Streptomyces do not contain PAP I. Yet the 3′-ends of streptomycete RNAs do possess tails. Moreover, the tails are heteropolymeric in composition, like those synthesized by PNPase in E. coli in the absence of PAP I [41,42]. These observations, and the report that PNPase functions as the RNA 3′-polyribonucleotide polymerase in plant chloroplasts and in cyanobacteria [43,44], led to the hypothesis that PNPase played the same role in Streptomyces [45]. The straightforward way to test this hypothesis would be to create a pnp null mutant, e.g., in S. coelicolor, and to determine whether the mutant was still capable of adding 3′-tails to its RNAs. However, attempts to disrupt pnp in S. coelicolor and in the sister species, Streptomyces antibioticus, were only successful when a second copy of pnp was added to the genome. In other words, gene disruption attempts revealed that, unlike the situation in E. coli and in the Bacilli, pnp is an essential gene in Streptomyces [42].
A model for the function of PNPase as an RNA 3′-polyribonucleotide polymerase is presented in detail below.

4. Function of PNPase as Both an Exoribonuclease and as an RNA 3′-Polyribonucleotide Polymerase

PNPase activity is highly processive and the enzyme is impeded by stem–loop structures [46]. Streptomycete genomes are GC rich, so that enzymes involved in RNA decay may have evolved to degrade the RNAs derived from these genomes efficiently. A possible strategy for facilitating this degradation was suggested by the observation that PNPase appears to utilize its polymerizing activity to add 3′-tails to streptomycete RNAs [42,45]. It seemed possible that the enzyme might add such tails during phosphorolysis to create single stranded 3′-ends that would then function as the substrates for that phosphorolysis. If this were the case, it might be expected that nucleoside diphosphates, the substrates for polymerization, would stimulate phosphorolysis. To test this hypothesis, two model PNPase substrates were constructed from the sequence of the rpsO–pnp operon of S. coelicolor. Both substrates contained the rpsO–pnp terminator and the intergenic hairpin. Thus, both model substrates contained secondary structure that would be expected to impede phosphorolysis by PNPase. One substrate, designated 5601, also possessed a single stranded 3′-tail, 33 bases in length, while the other substrate, 5650, terminated at the base of the intergenic hairpin, and did not have a single stranded tail [47].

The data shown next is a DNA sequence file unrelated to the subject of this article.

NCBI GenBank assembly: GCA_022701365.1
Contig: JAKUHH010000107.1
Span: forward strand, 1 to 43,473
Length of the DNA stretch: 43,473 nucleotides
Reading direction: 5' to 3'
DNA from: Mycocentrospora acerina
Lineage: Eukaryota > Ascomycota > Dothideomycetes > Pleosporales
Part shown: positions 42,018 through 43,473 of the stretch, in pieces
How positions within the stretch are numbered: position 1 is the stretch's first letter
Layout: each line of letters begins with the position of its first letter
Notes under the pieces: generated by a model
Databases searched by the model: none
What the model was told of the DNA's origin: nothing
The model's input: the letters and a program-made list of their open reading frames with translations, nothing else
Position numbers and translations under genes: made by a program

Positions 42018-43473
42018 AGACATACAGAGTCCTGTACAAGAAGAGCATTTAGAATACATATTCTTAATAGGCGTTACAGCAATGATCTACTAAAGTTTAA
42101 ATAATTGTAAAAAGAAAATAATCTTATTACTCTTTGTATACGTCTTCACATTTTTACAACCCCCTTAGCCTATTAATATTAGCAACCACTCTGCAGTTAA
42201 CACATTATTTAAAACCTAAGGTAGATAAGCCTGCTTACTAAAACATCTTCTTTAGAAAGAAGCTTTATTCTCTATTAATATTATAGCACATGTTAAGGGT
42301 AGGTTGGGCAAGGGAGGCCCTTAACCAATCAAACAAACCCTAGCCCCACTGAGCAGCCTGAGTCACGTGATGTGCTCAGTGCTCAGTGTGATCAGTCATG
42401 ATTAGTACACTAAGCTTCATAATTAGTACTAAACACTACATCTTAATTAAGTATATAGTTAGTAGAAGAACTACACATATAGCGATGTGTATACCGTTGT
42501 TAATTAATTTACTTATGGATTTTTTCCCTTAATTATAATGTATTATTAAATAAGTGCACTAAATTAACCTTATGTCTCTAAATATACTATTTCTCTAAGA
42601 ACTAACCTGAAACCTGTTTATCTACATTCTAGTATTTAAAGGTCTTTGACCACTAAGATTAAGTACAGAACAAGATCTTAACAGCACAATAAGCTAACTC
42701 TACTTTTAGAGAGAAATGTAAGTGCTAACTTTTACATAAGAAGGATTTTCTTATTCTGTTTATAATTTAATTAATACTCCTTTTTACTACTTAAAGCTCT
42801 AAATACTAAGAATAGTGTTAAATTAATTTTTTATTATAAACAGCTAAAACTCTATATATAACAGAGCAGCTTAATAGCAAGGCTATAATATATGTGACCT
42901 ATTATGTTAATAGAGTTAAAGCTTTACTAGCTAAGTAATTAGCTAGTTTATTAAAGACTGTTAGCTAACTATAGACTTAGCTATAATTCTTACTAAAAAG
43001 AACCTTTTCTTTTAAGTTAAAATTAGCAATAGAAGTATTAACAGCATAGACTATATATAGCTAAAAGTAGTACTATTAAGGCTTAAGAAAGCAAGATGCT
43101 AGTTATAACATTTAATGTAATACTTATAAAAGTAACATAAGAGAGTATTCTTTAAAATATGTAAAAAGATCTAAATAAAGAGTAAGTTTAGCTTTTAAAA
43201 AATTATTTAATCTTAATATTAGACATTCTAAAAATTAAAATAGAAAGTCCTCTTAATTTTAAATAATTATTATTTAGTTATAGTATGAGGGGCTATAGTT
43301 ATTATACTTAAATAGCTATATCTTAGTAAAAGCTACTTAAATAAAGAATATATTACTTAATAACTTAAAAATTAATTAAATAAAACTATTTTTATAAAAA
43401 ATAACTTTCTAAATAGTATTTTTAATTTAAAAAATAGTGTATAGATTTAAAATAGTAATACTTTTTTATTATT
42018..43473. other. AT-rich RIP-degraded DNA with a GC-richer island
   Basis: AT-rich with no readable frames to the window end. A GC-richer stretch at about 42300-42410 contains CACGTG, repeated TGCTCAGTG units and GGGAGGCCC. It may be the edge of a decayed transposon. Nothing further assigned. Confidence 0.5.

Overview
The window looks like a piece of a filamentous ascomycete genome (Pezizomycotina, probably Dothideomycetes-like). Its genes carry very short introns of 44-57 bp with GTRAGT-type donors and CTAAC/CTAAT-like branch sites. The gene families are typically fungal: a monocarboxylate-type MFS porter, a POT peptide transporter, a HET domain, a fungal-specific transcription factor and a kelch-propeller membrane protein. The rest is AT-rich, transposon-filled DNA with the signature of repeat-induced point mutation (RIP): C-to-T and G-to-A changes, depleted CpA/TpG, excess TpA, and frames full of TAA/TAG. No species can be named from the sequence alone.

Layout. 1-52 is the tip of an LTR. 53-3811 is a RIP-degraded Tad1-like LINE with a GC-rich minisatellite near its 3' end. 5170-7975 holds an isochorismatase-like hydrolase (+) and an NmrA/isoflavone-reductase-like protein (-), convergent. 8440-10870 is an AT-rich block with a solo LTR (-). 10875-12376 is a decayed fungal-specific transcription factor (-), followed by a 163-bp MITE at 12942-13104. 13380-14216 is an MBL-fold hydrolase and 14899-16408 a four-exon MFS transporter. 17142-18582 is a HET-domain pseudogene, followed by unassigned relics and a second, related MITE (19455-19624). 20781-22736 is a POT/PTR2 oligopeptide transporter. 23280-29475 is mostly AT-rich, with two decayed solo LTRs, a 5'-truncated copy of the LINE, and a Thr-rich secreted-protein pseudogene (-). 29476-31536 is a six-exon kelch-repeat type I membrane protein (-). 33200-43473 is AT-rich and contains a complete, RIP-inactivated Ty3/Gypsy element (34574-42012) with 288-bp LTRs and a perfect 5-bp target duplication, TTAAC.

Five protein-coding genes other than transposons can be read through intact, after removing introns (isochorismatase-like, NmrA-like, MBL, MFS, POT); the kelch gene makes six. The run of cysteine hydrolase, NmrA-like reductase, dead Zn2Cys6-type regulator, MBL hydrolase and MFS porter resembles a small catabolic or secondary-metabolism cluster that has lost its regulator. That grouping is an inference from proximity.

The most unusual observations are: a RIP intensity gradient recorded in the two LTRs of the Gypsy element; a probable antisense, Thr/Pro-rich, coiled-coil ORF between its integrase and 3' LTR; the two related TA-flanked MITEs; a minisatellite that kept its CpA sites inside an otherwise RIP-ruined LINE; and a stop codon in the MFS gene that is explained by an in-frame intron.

The phosphorolysis of these two substrates was studied in the absence and presence of a mixture of all four nucleoside diphosphates (NDPs) with the interesting result, predicted by our hypothesis, that the NDPs, normally the substrates for the polymerizing activity of PNPase, did stimulate RNA degradation by phosphorolysis. Figure 4 shows the results of phosphorolysis of the 5650 transcript (labeled RP3 in the figure).